I remember the very first Woo Audio headphone amp I heard five years ago; it was the $520 WA-3, and they still make it. The little amp made a strong impression because it so radically improved the sound of Grado headphones. That amp transformed Grados, gave them more soul, more body, and sweetness. I've reviewed a number of Woo products over the years, but the new WA-234 Mono is a very different beast. First, it is as the name implies, a monophonic design, so you need two amps for stereo. The other big difference is that these tube amps … Read more
Schiit Audio's very first product, the Asgard headphone amplifier, left me shaken and stirred back in 2010. It sold for $249, looked and sounded amazing, and to top things off, it was made in the U.S. -- not just assembled here. Most of the Asgard's parts are sourced from U.S. companies.
The Asgard is still in company's product line, and it's still $249. But Schiit has grown since then, and now offers a full line of more expensive headphone amps and USB digital-to-analog converters (DACs) -- which is great. But the company's most recent offerings sell for just $99 each! The Magni headphone amp and the Modi DAC are also made in America, and they sound spectacular. … Read more
Audio Research Corporation (ARC), based in Minnesota, was in the vanguard of the American high-end audio movement in the early 1970s. By then mass-market transistor electronics had all but killed off the vacuum tube, but ARC's founder, William Z. Johnson, not only believed his tube amplifiers sounded better than solid-state gear, he thought tubes were technically superior. That's why ARC billed itself as a "high-definition" company since its start, decades before HDTV came on the scene. ARC was in large part responsible for starting the tube renaissance, and time has proven Mr. Johnson correct, as there … Read more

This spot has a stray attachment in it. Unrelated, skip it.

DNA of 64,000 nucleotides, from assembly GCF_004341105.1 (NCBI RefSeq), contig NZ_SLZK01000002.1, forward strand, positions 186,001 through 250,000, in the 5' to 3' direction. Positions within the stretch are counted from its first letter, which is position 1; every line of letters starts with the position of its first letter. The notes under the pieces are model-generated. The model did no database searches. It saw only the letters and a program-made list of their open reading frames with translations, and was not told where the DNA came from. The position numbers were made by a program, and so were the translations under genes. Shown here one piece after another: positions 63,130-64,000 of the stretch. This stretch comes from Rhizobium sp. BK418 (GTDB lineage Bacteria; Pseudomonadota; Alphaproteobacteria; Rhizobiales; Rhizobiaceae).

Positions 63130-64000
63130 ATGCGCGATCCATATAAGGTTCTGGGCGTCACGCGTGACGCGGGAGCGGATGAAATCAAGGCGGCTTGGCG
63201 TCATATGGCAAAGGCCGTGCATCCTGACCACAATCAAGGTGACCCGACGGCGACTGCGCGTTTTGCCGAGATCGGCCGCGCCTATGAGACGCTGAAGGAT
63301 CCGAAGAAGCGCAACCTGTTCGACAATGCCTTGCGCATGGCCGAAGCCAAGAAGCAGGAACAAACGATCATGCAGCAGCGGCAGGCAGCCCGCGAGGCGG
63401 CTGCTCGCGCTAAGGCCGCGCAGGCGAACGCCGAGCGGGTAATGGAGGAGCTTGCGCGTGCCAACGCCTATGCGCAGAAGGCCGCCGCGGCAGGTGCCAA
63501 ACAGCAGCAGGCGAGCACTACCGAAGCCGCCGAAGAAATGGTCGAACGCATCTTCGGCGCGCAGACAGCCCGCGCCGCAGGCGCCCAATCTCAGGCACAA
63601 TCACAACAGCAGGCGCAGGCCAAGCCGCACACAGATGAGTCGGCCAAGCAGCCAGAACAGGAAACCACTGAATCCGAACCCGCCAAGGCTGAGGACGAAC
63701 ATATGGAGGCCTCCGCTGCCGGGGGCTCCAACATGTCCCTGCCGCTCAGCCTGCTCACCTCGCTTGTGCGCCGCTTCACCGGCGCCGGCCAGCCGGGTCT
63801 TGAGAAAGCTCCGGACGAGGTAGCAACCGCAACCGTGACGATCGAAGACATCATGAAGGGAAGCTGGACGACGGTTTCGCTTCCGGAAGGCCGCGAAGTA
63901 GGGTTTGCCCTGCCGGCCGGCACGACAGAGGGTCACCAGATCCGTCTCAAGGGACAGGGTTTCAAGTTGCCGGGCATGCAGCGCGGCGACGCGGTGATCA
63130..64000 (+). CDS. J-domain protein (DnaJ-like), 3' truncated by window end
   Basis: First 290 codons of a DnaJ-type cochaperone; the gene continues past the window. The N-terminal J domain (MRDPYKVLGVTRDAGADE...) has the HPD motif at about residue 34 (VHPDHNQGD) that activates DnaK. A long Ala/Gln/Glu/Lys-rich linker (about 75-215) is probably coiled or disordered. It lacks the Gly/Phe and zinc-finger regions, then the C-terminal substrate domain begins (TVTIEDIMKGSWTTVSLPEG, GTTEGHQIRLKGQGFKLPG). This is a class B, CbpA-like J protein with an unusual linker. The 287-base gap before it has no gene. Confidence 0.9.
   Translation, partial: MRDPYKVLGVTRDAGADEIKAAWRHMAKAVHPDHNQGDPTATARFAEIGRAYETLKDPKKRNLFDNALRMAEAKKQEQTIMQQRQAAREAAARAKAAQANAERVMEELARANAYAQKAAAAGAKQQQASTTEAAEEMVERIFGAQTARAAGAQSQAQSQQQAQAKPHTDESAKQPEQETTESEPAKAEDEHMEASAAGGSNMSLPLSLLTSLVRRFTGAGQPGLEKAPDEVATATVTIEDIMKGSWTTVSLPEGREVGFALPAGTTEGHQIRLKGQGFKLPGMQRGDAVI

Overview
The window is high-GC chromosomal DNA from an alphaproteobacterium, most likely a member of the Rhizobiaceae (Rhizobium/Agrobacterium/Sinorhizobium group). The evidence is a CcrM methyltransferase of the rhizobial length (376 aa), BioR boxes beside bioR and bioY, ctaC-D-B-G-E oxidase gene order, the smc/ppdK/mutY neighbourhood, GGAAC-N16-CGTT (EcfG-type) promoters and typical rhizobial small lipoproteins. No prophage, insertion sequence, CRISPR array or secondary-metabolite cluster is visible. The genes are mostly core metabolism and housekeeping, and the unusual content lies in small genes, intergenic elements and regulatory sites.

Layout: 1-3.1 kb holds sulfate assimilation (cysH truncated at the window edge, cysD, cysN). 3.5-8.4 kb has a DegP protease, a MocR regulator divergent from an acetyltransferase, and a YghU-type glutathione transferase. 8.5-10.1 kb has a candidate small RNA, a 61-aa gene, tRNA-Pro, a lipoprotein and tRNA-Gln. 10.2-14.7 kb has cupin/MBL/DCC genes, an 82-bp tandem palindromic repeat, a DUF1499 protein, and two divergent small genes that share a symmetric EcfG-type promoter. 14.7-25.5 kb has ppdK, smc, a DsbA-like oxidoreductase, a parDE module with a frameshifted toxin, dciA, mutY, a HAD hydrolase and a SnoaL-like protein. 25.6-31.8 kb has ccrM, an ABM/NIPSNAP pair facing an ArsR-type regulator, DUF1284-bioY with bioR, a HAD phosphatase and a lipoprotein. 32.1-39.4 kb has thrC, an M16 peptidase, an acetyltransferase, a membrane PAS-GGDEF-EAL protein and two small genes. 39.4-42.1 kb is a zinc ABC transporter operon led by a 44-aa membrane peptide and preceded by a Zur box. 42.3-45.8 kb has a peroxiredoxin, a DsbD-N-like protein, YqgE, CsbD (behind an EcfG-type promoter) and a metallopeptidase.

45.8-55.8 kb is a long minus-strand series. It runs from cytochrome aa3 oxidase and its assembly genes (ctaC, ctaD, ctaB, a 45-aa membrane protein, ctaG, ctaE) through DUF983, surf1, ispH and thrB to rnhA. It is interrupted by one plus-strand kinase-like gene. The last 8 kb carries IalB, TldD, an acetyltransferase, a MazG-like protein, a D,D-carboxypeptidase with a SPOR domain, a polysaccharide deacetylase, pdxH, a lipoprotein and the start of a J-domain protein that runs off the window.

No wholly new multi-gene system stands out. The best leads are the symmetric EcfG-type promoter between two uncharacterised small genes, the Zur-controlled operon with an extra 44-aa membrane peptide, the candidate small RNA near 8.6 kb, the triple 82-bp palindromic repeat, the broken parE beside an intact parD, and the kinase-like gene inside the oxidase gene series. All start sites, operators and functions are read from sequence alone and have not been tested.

Decware makes low power amplifiers and high-end speakers in the United States. Their entry-level Zen Triode amplifier ($775) pumps out 2 watts per channel, and if you need more get the 6 watt Zen Taboo ($995), or the mighty 26-watt Zen Torii ($2,495). The Zen Triode was the company's very first model and has charmed tough to please high-end critics on a regular basis.
Trust me on this; you'd be amazed how good a few watts can sound, and when they're matched with the right speakers, micro power amps can definitely play loud enough to annoy … Read more
For over 10 years ElectronLuv has been producing custom amplifiers and high-end components.
I think they're awesome-looking things, and I love that they're built to order. In a way ElectronLuv's design ethos reminds me of the "American Chopper" TV series where they custom build high-end motorcycles to order. But in this case it's stereo pre- and power amplifiers, guitar amplifiers, turntables, and horn speakers designed to meet ElectronLuv's customers' desires.
Some might call it steampunk or retro chic, but I think ElectronLuv products are unique and represent the best of American high-end audio.
ElectronLuv's Josh Stippich needs three to six months to design and build each of his one-of-a-kind products. In the early design stages Stippich sends his customers drawings to get feedback so he can give them exactly what they want. … Read more
America may not make world-class cars anymore, we don't build plasma TVs, or iPods, cameras, or all that much technology of any sort, but in high-end audio, we rule!
Come 2009 I'd love to see the best of the best American audio installed at the White House. The sort of system that the President could, after a hard day's work solving the world's problems, use to kick out the jams with a few James Brown or Parliament-Funkadelic tunes.
I'll volunteer my services to assemble such a system (donated by the manufacturers), with the following components:… Read more